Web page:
Financial intermediation and financial services industries have undergone many changes in the past two decades due to deregulation, technological advances and globalization. The framework for regulating finance has seen many changes as well, with approaches adapting to new issues arising in specific groups of countries or globally. The objectives of this paper are twofold - to review current international thinking on what regulatory framework is needed to develop a financial sector that is stable, yet efficient and provides proper access to households and firms; and to review experiences regarding international financial architecture initiatives.
As Vietnam becomes richer it faces challenges in adapting its infrastructure policies and institutions. While the old challenges of providing basic services to all remain, new challenges are emerging, such as accessing new sources of finance, refining planning processes, preparing for rapid urbanization, improving the efficiency of infrastructure service providers, developing stronger institutions to encourage private finance of infrastructure or direct private provision of infrastructure, and developing more targeted approaches to poverty alleviation. This paper from World Bank Group on Telecommunications Strategy - Current Status and Future Paths deals with Vietnams Infrastructure Challenge.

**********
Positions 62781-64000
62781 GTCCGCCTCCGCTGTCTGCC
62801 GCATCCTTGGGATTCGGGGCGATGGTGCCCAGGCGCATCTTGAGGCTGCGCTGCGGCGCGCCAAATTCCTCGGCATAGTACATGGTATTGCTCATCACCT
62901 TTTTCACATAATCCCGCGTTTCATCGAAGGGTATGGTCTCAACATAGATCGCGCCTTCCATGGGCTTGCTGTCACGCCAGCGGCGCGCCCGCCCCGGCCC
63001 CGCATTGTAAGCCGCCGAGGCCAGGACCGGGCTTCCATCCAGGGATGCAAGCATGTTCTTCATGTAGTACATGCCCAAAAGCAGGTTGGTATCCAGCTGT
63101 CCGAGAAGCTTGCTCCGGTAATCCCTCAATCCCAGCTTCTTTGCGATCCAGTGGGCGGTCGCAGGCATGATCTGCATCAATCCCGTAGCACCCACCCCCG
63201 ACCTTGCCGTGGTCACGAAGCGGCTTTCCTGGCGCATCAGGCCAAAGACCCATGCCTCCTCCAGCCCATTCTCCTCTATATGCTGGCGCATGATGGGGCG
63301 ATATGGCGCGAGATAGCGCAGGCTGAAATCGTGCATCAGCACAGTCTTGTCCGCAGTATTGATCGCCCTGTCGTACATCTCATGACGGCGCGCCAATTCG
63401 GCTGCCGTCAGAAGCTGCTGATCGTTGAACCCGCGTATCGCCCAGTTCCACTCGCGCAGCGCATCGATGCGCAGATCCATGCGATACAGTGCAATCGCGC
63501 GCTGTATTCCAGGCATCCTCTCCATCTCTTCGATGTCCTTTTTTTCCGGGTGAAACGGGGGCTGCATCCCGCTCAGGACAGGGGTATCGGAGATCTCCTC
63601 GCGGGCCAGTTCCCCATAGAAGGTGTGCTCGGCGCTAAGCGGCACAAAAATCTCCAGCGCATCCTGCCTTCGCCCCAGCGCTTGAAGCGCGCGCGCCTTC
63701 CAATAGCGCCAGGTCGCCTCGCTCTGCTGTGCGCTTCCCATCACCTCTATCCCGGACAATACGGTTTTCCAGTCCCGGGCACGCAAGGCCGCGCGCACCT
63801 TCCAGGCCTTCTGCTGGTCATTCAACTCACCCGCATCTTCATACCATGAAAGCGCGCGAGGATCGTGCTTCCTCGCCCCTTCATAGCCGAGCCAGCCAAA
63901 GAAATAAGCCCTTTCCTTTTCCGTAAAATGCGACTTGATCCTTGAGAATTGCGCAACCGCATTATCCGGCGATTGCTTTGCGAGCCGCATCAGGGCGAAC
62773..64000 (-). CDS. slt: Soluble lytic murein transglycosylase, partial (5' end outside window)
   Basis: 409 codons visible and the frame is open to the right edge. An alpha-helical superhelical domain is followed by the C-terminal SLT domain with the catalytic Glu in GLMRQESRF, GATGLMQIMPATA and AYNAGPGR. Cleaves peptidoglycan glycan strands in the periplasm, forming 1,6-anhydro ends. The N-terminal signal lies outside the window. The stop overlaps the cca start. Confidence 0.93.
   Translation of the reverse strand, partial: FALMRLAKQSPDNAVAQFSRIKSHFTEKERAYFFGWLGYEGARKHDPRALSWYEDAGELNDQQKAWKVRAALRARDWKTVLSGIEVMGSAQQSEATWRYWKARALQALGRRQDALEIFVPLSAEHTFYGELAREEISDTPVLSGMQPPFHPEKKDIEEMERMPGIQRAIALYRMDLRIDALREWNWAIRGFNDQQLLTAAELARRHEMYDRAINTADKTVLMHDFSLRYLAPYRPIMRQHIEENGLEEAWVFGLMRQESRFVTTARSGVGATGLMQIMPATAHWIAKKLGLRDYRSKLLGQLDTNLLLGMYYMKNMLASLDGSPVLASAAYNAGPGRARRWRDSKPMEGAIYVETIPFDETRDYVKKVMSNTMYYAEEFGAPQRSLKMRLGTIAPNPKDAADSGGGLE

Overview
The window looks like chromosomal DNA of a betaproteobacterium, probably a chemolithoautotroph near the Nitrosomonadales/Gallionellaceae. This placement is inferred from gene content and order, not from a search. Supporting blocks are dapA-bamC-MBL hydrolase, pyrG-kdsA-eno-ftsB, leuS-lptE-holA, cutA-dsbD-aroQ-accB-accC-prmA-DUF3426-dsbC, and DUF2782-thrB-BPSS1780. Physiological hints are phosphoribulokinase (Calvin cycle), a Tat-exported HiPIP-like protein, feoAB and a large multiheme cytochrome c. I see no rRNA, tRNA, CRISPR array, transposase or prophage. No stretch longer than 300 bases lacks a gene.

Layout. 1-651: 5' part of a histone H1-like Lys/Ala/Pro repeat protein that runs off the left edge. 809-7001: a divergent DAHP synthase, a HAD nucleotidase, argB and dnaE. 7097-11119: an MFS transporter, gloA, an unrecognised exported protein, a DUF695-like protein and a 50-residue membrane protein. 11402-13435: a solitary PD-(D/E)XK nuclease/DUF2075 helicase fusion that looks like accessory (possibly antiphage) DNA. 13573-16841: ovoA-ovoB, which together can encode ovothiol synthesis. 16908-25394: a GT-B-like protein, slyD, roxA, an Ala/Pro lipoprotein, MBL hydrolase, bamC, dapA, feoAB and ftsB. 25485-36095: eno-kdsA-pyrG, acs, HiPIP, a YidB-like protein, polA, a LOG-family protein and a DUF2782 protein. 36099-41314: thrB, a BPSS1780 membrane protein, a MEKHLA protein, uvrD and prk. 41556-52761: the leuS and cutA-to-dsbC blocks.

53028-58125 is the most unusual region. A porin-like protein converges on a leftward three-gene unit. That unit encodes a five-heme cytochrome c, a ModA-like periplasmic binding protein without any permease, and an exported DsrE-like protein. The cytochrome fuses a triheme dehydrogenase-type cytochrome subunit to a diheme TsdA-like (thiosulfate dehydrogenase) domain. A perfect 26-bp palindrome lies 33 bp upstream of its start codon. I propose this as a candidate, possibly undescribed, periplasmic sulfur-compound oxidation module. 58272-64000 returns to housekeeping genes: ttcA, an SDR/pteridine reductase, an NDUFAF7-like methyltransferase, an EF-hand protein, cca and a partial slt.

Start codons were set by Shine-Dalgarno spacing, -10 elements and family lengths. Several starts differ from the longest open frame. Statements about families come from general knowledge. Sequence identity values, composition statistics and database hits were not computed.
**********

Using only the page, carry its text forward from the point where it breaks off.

This paper published by World Bank Group describes the Social Security reforms in Latin America and what US can learn from it. More than ten countries in Latin America have enacted reforms that have some things in common with what is being contemplated for the US - the partial privatization of social security. But these countries are very different from the US, and it is not easy to draw meaningful lessons for US social security reform from the experience of countries such as Chile, Argentina, and Mexico.
Governments and nonprofit organizations, often supported by bilateral aid, have experimented with telecenters as a means to extend access to computers, the Internet, and other information and communication services to rural and low-income urban areas of developing countries. This paper proposes a guide for government policy on telecenters conceived as private businesses, though with development functions that is commercially sustainable beyond initial public support.